Overcoming Performance Anxiety as the Disco Duck

Rick Dees & the Disco Duck

Rick Dees & the Disco Duck

A Prezi colleague recently asked about my most awkward onstage presentation experience.  When I told her, she insisted I post it.

Memphis TN, 1976.  It’s a hot summer day at Libertyland, Memphis’s ironically named theme park.  Some friends and I swelter in packed concert tent waiting to see Rick Dees.  God knows why.  Another friend who works for Rick (as the Dis-Gorilla) finds me in the crowd and tells me the Disco Duck called in sick.  Desperate, he asks me to fill in.  I’m 15 — a shy, nerdy kid who avoids any limelight.  I decline.  My friends heckle me into accepting.

The stage is massive, the audience in the thousands.  My friend rushes me backstage and, with some concert roadies, zips me into an enormous, suffocating duck suit.  It’s August, well into the 90s.  I sweat profusely as I rehearse the duet I’m about to fake sing with Rick.  The exaggerated quack-nod is hard to master because any movement of my gargantuan duck head causes my glasses to slide down my sweaty nose.  I can’t adjust them because I don’t have hands, only big furry wings.  I tilt my head back to balance the glasses on the bridge of my nose to stop them from slipping further (and to see—I’m legally blind).

It’s time.  My pulse throbs in my ears.  As I part the heavy curtain to walk on stage, I become paralyzed.  Sweat and a bad lens angle blur my vision as I peer out from my beak into sea of expectant faces.  I feel sick.

Either friend or roadie pushes through the curtain.  The audience roars in expectation.  I waddle over the wire-covered floor to my microphone.  The music starts.  Miraculously, I lean in to the microphone on cue for my lyrical quacks and rhythmic nods.  The first quack dislodges my glasses.  My anxiety shifts from the crowd to my glasses.  With every quack-nod they slide farther down my nose and I tilt my head farther back to compensate.  Suddenly, the music stops.  My glasses rest on the tip of my nose.  I made it.

As the applause wanes I realize I have no idea what to do next.  No one told me how to get off the stage.  My head is titled so far back all I see are the stage lights overhead.  I think Rick has already gone, but I’m not sure.  I hear a loud groan and turn toward it.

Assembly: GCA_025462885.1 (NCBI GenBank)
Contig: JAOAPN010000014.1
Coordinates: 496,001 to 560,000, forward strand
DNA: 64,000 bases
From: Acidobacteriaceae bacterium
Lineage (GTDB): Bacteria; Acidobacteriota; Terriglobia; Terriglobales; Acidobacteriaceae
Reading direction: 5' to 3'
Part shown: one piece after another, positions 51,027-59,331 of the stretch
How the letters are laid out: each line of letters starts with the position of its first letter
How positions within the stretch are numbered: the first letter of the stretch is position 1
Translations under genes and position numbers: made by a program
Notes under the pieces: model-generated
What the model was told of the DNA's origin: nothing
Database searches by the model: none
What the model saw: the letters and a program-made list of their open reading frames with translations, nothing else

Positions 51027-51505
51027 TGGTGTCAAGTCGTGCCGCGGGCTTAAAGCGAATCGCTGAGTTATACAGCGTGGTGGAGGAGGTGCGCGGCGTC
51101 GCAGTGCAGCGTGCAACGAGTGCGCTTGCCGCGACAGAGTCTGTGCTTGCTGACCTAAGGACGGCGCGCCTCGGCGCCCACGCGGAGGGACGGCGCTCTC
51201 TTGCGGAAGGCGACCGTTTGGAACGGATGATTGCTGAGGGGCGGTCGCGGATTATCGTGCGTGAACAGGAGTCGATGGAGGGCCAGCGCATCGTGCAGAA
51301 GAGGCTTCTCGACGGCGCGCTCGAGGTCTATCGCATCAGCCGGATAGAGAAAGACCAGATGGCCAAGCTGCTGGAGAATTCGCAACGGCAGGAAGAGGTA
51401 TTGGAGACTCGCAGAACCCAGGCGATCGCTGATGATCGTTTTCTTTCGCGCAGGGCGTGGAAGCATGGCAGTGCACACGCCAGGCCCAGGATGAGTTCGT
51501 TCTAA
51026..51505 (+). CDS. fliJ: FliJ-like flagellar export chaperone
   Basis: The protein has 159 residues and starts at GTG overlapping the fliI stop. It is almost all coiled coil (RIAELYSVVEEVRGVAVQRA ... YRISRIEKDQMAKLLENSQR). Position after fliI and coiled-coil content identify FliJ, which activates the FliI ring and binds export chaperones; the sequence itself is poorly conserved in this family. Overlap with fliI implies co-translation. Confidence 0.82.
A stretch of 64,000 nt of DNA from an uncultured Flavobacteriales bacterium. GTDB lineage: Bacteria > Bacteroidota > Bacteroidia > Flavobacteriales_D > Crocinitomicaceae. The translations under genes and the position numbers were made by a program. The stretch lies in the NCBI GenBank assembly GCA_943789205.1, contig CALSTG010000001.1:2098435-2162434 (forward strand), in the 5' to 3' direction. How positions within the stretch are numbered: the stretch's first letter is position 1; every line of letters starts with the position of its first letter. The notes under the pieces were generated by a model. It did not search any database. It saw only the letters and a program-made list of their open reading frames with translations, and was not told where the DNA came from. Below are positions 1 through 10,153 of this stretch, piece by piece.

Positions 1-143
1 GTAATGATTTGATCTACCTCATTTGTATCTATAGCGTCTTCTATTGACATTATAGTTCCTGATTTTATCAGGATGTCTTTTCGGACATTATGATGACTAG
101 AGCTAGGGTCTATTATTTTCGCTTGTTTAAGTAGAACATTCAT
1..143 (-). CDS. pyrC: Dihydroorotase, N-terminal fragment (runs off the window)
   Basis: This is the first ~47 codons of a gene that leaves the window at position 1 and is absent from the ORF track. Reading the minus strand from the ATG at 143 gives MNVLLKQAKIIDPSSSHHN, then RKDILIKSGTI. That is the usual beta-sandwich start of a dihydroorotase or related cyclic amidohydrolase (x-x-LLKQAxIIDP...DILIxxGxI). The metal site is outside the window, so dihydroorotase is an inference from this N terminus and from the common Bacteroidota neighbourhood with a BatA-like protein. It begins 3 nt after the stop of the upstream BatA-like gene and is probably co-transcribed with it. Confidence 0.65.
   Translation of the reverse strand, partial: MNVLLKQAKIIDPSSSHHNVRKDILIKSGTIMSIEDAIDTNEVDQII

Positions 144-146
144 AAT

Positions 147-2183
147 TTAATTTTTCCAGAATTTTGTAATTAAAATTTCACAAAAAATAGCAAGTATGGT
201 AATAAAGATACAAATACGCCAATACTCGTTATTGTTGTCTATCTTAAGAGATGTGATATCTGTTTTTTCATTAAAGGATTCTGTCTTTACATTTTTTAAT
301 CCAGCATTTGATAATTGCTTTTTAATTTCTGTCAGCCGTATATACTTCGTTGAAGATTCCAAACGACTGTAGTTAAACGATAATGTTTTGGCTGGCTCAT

Something slams into me.  My glasses go flying out my beak as I’m knocked to the ground.  The audience thunders with laughter as I roll over and blindly crawl across the mesh of speaker wires to the curtain opening, where the now-suited Dis-Gorilla grabs me by the wings and drags me through it.

A half-hour later, de-costumed and deflated, I sit alone backstage and wait for a break in the show to retrieve my glasses.  I finally muster the courage to ask the roadies when happened.  The fact that I don’t know triggers a long bout of uncontrollable laughter.

Apparently, after my song was over, the main entertainment of the evening, Lou Ferrigno (aka, the Hulk), appeared on stage in full regalia.  I just stood there in my giant duck costume towering over him.  So he rushed at me to scare me off stage.  When I turned toward him with my head titled back, it appeared that I was challenging him.  He had no other option but to tackle me.

I’ve had many presentation snafus since, but I have never again been rendered prone and blind by a faux superhero.

_

PS The song Disco Duck was a #1 Billboard hit in 1976 and even made the top 100 songs that year.  Unfortunately, I do not have a video of my performance (what I would give …), but if you’ve never heard the song and feel like writhing in pain, here you go.

PPS Dis-Gorilla was a follow-up flop.

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